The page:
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Top 5 medical inventions by Africans that are changing the world

July 4, 2019

By Amos Fofung

Cardio Pad

Cardio Pad

Long gone are the days when all the African continent was renowned for was its cultural heritage, agricultural prowess, abundant minerals, strong reproductive men, basic societal problems, fetish traditions and a great importer of Western products and technology.

Today, Africa present’s herself as “the future’s” hope and is making considerable strides towards that; with her youths taking on the world.

The continent regarded foremostly as the “dark continent” has over the last decade stun the world. News about people of African descent flood the media daily due to astonishing achievements in their respective spares.

From top-notch intellectuals to the world highest paid engineers to the African kid coding for Uber, outstanding financial experts, artificial intelligence, sportsmen and women, and dozen others, African youths the world over are actively designing tomorrow and changing the narrative one day and an invention at a time.

As mother Africa expands and grows from a laggard to a challenger, competing with Western economies, these top five inventions by African youths are changing the world providing renewed hope for humankind.

This is the bleeding-edge of African innovations. Below is arguable the top five medical inventions from Africa that has taken on the world.

Mama-Ope – Uganda

The world over, pneumonia is responsible for 16% of all deaths of children under five with the death rate also considerably high among adults. This is largely due to the fact that diagnosing the illness is often very slow.

Faced with this, Uganda inventor Brian Turyabagye took decided to invent the biomedical smart jacket proven to diagnose pneumonia four times than a medical doctor does. The award-winning invention is gaining momentum with additional upgrades added to perfect the life-saving jacket from Uganda.

Brian Turyabagye and his work partner Besufekad Shifferaw showing off the biomedical smart jacket.

Koniku Kore – Nigeria

For Nigerian-born Oshi Agabi, the future remains unknown and is all about now. Creating technologies that solve real-life problems. His invention, the Koniku Kore has the capacity to detect the smell of explosives and cancer cells.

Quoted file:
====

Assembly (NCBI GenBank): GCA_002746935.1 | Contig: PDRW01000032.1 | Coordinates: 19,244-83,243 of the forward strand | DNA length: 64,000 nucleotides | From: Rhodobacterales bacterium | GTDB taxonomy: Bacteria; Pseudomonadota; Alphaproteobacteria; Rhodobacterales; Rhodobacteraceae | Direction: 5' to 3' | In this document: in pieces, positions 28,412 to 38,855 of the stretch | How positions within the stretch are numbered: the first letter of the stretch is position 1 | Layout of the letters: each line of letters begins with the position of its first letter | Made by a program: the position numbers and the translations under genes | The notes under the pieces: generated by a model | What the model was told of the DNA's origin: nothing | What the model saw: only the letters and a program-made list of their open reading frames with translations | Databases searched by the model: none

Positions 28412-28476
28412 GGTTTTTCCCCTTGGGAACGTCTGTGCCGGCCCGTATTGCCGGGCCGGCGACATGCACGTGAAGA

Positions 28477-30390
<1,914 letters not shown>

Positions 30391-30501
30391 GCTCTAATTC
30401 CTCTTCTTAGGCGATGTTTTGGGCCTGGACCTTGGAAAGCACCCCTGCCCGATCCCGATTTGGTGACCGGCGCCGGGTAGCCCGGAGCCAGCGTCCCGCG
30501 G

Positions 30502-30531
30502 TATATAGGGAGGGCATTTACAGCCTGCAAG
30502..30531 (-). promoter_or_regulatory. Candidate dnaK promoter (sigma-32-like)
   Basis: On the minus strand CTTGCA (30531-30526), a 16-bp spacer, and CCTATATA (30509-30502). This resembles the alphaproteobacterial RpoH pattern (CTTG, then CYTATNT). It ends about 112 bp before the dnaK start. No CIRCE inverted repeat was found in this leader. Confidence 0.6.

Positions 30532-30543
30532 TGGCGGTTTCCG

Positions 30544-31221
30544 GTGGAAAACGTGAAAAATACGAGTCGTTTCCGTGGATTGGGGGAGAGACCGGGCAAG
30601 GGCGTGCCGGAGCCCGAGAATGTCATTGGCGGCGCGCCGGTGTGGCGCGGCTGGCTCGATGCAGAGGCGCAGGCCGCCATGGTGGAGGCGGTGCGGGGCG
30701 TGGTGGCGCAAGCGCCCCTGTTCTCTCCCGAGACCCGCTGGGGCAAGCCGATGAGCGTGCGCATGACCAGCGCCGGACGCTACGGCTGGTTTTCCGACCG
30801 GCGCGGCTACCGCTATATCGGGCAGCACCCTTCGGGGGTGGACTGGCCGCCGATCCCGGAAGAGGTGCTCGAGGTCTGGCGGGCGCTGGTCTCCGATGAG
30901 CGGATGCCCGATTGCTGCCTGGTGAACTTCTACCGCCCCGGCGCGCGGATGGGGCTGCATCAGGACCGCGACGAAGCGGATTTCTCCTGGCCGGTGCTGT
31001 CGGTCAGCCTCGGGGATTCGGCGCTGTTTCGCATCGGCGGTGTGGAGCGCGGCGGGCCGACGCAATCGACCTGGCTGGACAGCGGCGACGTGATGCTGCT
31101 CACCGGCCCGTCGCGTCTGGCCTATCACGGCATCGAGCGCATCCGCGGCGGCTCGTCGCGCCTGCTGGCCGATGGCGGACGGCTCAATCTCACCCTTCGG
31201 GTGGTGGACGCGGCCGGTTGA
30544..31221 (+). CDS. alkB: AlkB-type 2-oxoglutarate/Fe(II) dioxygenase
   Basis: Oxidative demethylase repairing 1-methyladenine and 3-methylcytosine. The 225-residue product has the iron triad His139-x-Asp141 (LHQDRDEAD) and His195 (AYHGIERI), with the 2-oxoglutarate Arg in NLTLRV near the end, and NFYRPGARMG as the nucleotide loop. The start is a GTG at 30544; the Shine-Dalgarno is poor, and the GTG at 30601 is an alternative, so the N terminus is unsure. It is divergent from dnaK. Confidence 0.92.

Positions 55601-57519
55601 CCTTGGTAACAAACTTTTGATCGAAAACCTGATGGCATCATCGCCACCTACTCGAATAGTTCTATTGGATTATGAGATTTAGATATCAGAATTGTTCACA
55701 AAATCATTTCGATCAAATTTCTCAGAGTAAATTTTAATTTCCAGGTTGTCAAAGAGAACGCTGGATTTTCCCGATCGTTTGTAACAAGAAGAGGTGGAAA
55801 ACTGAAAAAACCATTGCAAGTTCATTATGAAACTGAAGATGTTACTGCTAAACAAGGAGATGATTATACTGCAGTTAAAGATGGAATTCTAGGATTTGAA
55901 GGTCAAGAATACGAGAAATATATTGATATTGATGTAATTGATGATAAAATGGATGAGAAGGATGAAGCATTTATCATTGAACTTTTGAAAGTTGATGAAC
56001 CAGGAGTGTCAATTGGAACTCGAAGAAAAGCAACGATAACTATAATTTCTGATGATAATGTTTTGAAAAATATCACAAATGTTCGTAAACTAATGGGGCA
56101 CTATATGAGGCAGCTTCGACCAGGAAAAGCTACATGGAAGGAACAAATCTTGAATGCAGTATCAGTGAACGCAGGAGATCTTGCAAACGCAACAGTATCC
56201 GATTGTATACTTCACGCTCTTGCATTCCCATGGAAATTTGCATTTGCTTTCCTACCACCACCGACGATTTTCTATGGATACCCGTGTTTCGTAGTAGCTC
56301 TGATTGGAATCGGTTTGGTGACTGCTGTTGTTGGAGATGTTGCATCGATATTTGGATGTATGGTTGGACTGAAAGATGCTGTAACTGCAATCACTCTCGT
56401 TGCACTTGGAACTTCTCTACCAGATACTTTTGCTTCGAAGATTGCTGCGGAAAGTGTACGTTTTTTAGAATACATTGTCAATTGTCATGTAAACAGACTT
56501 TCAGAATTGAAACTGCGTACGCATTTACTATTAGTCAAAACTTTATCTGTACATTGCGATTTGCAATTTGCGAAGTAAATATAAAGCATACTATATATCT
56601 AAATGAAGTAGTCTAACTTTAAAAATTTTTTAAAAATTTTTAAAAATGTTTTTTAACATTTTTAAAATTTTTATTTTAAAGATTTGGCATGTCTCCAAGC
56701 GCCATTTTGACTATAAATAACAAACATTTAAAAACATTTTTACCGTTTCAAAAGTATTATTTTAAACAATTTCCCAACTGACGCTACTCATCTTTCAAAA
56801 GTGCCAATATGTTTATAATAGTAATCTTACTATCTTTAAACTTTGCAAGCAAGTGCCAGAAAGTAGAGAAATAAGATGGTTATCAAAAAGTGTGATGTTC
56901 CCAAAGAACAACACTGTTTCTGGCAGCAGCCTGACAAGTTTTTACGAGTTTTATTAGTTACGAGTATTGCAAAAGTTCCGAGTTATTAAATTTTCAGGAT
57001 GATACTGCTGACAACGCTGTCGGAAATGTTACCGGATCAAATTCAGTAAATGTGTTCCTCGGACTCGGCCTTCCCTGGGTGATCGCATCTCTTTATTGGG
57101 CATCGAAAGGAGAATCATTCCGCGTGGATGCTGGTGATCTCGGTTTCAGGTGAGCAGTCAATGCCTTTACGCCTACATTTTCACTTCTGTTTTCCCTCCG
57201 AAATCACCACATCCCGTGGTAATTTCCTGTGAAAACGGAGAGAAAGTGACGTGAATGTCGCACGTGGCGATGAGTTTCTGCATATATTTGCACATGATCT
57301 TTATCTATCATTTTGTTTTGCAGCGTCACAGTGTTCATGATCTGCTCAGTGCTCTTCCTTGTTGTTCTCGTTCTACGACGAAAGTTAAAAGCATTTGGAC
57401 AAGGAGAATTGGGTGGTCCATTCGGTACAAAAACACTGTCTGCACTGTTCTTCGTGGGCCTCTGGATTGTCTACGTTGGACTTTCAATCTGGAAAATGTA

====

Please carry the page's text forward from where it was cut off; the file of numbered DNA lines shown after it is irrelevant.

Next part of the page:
The tech-enthusiast who obtained his Bachelor’s degree in Physics from the University of Lagos before furthering his studies in physics and neuroscience in Sweden and Switzerland says his creation can be used for security, agricultural, military, and health situations.

Unveiled in Tanzania in 2017, Oshi expressed hopes that it could be used as a more effective means of airport security to scan numerous guests and also deployed in hospitals as the device is equally adaptable for use to identify different diseases.

Cardio pad – Cameroon

At just 28 years old, Cameroonian Arthur Zang is the inventor of a touchscreen heart-monitoring tablet that has revolutionized medicine in remote areas.

His Cardio pad enables heart patients in remote areas to access healthcare without journeying to the cities where most heart specialists work.

The tablet comes with four electrodes, which are attached to the patient’s chest to determine whether their heart is functioning normally.

The data is then wirelessly transmitted to the tablet and sent, via a mobile phone, to a cardiologist who can interpret the data in under 20 minutes and refer any prescriptions needed to the patient.

The award-winning device is currently deployed in most African countries and Asia as the world continues to embrace it.

Dr. Ndjomo Mba, director of the hospital of Mbankomo and Arthur Zang testing the Cardiopad with patient Jean Abada.

Usalama – Kenya

For this trio Kenyan developers, Marvin Makau, Edwin Inganji, and Kenneth Gachukia, communication could save lives and that is what their Usalama App seeks to achieve.

The app’s panic button sends a distress signal with the shake of a phone to emergency services, the needy person’s next of kin and other Usalama users within 200 meters.

In case of an accident or if confronted with a medical or emergency situation, users of the app can immediately send distress signals by barely shaking the phone three times. This will alert first responders, sharing your live locations so they can come to your rescue.

BeSpecular – South Africa

Commonly regarded as the app “leading eyes to the blind”, South African Chris Venter though blind can now see through the eyes of volunteers the world over who lend their eyes to him and thousands of the BeSpecular blind users.

After losing his sight to a virus, Chris, a former chef was determined to keep cooking and that was when the idea of eyes lending downed on him.

Once a request is submitted via the app, a handful of volunteers (over 10.000 subscribers), or so-called “sightlings”, receive a notification on their smartphones and can from there guide the blind on whatever they want to do.

Be it cooking, crossing the road, walking or any general thing they might need eyes for. With users in over 50 countries the world over, the question of if BeSpecular can help the blind to see it has popped up on several occasions.

 

 

 

 

 

 

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